A bit about next.js and the app router. As I mentioned, react server components, the name already implies it means we need server capabilities. It's not just static files which can be rendered with server, for the markup and then HTML page and everything happens on the client. That's still perfectly valid. There is no need to use react server components. If you've got an application which is very dynamic, you're probably better off using just client-side components, and that's perfectly fine. But if you want to use reactor for components, then you need server capabilities. There are a couple of different options. I'm using next.js, which I think is the best option out there. Part of the reason is there kind of on the leading edge. And that's at least to some degree is because a number of the core React team members actually left Facebook or Meta as you should say, and joined Vercell to work on next.js. So they're kind of leading things from inside of next.js. Other option is apparently from what I read is Shopify Hydrogen. I've never used that myself. But I'm told that will do React Server components. I would have expected Remix 2 to do React Server components as well because that shipped relatively recent, but it doesn't yet. They've announced, they will be adding that to Remix 3 when things have stabilized a bit more. Which makes sense, because there are some rough edges. I guess we could say that metadata thing was a rough edge. I am running React Server components in production and I am seeing some errors in Sentry, which I think, hmm, I didn't see those before. So there are some rough edges. The application actually works fine, but it's like I've got playwright end-to-end tests running inside of a GitHub action and I'll see some errors pop up from those playwright tests which don't actually produce errors when I run the application for real.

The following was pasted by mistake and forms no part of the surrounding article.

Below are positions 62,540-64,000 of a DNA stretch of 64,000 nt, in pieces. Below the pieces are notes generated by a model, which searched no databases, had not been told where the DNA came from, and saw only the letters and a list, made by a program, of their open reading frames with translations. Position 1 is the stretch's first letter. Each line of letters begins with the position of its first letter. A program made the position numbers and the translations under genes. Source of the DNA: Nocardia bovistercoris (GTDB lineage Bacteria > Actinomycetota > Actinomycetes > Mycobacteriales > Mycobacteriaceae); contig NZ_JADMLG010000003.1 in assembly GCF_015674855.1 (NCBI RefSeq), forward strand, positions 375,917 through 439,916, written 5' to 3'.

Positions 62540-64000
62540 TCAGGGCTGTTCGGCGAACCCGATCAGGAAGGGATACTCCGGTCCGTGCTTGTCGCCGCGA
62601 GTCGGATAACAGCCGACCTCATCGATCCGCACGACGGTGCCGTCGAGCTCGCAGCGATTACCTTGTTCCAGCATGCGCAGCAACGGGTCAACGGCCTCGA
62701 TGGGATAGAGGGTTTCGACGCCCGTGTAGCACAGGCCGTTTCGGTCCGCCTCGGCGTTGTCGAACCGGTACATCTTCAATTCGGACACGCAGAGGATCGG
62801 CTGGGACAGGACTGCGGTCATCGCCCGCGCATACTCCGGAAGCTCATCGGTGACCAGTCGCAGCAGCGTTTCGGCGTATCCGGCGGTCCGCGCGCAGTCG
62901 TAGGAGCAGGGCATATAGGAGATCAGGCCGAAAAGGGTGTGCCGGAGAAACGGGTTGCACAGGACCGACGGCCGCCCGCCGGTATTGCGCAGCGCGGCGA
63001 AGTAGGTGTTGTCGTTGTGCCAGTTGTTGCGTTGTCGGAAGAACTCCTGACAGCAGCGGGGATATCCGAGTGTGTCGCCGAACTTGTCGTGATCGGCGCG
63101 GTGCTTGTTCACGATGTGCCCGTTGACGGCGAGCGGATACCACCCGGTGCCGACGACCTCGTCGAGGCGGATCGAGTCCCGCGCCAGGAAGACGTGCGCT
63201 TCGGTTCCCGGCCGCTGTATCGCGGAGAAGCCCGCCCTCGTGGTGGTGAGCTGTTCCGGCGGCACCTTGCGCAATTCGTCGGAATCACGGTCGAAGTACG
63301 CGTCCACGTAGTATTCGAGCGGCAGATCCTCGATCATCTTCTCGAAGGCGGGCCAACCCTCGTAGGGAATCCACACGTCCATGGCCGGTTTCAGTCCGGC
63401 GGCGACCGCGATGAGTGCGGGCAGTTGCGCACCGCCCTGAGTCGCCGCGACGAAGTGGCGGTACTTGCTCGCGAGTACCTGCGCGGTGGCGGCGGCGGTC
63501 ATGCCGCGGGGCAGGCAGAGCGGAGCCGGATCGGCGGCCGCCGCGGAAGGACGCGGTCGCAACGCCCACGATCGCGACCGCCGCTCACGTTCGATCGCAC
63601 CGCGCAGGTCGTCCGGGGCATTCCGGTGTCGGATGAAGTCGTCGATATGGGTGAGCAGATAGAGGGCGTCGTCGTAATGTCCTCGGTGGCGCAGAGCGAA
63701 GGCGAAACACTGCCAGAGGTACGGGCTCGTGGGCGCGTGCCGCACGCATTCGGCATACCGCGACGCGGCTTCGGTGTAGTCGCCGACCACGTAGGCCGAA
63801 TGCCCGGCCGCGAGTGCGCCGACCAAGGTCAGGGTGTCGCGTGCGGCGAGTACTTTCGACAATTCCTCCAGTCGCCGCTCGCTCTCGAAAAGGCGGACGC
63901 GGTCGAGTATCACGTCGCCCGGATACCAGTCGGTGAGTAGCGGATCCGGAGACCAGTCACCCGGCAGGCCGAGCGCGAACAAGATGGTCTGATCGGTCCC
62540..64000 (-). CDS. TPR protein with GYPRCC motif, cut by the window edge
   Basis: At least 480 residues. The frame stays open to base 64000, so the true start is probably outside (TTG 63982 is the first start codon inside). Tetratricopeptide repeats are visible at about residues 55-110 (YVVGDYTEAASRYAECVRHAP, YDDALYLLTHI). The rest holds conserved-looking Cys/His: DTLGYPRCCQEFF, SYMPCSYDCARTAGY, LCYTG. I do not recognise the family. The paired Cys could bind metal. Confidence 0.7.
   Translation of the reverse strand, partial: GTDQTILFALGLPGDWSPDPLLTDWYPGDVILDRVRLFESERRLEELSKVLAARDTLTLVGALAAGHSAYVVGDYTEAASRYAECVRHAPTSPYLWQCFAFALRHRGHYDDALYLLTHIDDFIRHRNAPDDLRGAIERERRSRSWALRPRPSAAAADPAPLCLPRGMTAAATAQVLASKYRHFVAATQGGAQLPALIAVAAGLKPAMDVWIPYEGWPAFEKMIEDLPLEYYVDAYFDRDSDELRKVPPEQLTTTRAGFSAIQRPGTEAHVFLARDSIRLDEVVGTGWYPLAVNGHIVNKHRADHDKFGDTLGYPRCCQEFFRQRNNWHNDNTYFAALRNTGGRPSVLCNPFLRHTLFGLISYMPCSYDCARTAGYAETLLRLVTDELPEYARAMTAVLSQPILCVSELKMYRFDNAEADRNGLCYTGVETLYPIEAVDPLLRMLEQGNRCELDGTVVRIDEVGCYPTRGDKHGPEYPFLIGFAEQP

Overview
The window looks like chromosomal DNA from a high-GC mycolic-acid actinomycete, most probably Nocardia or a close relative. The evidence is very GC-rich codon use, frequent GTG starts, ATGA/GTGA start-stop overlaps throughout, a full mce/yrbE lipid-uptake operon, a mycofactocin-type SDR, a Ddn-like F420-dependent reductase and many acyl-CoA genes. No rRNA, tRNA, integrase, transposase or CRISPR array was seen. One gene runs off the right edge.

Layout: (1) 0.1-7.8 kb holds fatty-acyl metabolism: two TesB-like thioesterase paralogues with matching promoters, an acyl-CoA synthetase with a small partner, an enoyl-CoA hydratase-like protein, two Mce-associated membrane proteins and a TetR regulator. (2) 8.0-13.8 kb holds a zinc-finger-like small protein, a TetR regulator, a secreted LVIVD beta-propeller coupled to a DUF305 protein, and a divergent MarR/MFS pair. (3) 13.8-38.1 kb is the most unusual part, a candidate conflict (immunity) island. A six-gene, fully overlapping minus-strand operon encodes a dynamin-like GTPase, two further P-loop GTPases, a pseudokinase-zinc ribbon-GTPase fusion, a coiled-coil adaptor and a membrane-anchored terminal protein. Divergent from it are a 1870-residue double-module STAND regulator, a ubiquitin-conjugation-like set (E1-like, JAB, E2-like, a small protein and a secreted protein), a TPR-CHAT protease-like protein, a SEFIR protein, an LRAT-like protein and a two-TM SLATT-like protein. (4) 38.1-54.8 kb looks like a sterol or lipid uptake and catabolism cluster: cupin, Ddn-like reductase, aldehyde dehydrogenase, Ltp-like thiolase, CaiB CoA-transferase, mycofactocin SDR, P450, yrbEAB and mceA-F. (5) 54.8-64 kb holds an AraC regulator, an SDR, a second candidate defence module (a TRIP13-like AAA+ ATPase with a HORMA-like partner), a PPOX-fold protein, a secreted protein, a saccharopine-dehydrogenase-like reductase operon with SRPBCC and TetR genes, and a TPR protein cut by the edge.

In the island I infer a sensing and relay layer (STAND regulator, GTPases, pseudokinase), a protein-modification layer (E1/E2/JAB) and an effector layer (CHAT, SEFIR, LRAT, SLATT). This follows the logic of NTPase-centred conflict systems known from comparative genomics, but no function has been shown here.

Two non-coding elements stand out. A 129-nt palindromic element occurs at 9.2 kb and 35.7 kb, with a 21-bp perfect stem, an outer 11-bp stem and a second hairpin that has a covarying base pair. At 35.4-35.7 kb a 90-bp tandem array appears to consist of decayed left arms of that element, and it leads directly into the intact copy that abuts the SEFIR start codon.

A question, would Astro React components be considered server components? I am not 100% sure, but I think not. Astro does a lot of server-side rendering, but it kind of uses React on the server and ships the HTML. And as we'll see later, server components don't actually ship the HTML, they ship, sorry about that, the virtual DOM objects being returned when the component renders. So another question, in short, are no significant benefits or views in React server components if there are no server actions? Luke said it's beneficial for monolithic structures, No, I wouldn't quite say that. There is some proof to that. I would say React server components are very beneficial if you've got a more static website. Suppose you've got a website, let's say a blog, well, those blog entries are not gonna change very frequently. Rendering those on the server, where you might have to do a lot of fancy rendering, maybe you've got things in markup so you need to transform the markup into HTML. Doing that on the server is gonna be faster. You can cache the results for different users.